What Are These Points That Dow Always Gaining or Losing?

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The Daily News would not be complete without a report on the opening and closing of this market index. But while you’ve certainly heard reports about the Dow Jones Industrial Average (DJIA) going up or down a certain number of points, do you know what these points represent? Read on to find out how the Dow works and what changes mean for investors and the stock market.

However, because the Dow only consists of 30 different stocks, it is not the best representation of the entire market.1 sometimes investors are fooled into believing that if the Dow is up, so are all other stocks, but this is not the case.

The Down Jones Industrial Index is a list, or index, of companies considered as good indicators of the overall strength of the stock market. Simply put, these companies are a barometer of the market: when they do well, the economy is doing well, and vice versa. Therefore, the Dow takes the average value of these companies every day to see if it has risen or fallen.4 the DJIA is named after Charles Dow, who created it in 1896, along with his business partner, Edward Jones.5

Because the index is about companies worth billions of dollars, a simple method had to be formulated to show their changes in value. The clever and witty Charles Dow broke everything into points instead of dollars. The points still represent dollars, but the ratio is not 1: 1. In this way, instead of saying, “Today, Dow shares collectively earned $ 693.573961, give or take a few thousandths,” people can say, “the Dow rose 100 points.”2 Obviously, this is a big improvement.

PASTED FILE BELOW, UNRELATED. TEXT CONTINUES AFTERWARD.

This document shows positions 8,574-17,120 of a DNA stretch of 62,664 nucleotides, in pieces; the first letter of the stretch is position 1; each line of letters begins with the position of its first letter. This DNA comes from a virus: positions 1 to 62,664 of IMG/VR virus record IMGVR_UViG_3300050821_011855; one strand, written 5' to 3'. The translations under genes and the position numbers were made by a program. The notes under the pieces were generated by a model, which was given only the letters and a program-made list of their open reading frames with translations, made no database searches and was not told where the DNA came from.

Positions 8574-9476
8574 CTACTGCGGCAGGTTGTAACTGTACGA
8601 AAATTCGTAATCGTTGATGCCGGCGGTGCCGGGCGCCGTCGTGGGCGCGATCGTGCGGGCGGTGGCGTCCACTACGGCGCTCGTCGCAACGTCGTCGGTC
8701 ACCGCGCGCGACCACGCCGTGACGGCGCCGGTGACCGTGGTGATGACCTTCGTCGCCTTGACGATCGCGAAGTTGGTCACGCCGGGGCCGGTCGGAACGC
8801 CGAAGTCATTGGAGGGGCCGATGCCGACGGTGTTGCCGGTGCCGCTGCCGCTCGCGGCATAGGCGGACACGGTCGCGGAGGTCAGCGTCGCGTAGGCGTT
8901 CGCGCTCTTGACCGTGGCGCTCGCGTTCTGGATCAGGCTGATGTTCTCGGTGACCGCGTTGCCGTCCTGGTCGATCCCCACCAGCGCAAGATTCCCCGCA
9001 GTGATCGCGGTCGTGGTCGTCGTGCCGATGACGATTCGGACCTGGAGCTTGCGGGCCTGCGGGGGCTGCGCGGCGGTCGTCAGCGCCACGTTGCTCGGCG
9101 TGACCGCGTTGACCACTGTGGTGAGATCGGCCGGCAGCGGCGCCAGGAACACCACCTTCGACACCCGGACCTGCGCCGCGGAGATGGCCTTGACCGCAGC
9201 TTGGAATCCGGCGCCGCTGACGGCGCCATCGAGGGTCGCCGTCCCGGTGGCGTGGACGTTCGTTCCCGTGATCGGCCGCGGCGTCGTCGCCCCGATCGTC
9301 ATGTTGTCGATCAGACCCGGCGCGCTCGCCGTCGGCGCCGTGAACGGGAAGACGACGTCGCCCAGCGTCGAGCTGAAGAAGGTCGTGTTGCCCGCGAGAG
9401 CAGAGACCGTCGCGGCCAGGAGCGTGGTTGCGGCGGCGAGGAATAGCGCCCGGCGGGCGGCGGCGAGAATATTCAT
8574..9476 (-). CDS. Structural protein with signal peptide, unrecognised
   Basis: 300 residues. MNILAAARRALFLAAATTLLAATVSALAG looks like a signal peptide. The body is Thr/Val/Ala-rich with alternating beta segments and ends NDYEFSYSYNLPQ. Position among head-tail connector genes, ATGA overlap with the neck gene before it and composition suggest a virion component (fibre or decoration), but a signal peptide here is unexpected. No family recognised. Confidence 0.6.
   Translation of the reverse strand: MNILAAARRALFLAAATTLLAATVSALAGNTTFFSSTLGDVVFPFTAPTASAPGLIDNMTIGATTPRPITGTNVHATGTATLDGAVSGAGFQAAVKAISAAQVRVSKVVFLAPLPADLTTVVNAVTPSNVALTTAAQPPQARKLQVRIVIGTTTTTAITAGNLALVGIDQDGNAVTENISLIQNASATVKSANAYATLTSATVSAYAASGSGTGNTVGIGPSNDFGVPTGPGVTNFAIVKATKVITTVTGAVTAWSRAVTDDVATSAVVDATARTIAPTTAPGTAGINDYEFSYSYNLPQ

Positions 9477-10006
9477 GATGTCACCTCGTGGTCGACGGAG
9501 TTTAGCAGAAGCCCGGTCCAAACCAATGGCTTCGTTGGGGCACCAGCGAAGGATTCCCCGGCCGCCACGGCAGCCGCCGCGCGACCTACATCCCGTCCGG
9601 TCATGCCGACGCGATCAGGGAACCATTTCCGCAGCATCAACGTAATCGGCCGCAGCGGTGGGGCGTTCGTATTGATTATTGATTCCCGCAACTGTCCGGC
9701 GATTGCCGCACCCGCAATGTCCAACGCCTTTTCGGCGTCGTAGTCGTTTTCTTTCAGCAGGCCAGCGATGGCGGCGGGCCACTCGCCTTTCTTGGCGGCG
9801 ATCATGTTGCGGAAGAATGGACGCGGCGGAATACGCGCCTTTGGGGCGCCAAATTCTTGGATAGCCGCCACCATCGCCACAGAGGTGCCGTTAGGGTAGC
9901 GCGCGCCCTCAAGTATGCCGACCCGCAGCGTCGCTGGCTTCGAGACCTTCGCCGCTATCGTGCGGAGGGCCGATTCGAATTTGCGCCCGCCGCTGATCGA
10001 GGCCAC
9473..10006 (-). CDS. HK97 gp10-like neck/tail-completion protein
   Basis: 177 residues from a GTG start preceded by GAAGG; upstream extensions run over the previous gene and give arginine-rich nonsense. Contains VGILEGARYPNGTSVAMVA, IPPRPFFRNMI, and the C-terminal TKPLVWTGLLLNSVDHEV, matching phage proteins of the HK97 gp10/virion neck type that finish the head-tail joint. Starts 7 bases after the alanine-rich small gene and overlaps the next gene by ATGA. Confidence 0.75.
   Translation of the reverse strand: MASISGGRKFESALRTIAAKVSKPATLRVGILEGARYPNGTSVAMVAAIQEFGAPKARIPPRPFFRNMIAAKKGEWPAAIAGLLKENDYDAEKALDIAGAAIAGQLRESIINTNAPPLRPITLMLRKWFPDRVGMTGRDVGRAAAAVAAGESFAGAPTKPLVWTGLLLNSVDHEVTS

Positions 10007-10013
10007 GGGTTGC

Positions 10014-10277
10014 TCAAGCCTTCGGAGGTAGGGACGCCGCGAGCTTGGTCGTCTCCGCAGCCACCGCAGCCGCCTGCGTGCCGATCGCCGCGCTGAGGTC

Changes in the index over time
The index grew to 30 components in 1928 and has changed components a total of 51 times.6 7 the first change occurred just three months after the launch of the index.8 in its early years, until about the Great Depression, there were many changes in its components. In 1932, eight stocks within the Dow were replaced. However, during this change, Coca-Cola Company and Procter & Gamble Co. added to the index, two stocks that are still part of the Dow in 2019.9 10

The most recent large-scale shift to the Dow took place in 1997, when four of the index’s components were replaced. Two years later, in 1999, four more components of the Dow were changed. The most recent change took place on June 26, 2018, when Walgreens Boots Alliance, Inc. replaced General Electric Company.11 10

How does the Dow splitter work?
To better understand how the Dow changes value, let’s start with its beginnings. When Dow Jones & Co. The index first introduced in the 1890s, it was a” simple average ” of the prices of all components. For example, suppose there were 12 stocks in the Dow index; in that case, the value of the Dow would have been calculated simply by taking the sum of the closing prices of the 12 stocks and dividing it by 12 (the number of companies or “Dow index components”). Therefore, the Dow started as a simple average price index.12

To calculate the DJIA, the current prices of the 30 stocks that make up the index are added together and then divided by the Dow divider, which is constantly changing.13 to demonstrate how this use of the divider works, we will create an index, the Investopedia Mock Average (IMA). The IMA consists of 10 shares, which add up to $ 1,000 when you add up the prices of your shares. The IMA quoted in the media is therefore 100 ($1,000 ÷ 10). Note that the divisor in our example is 10.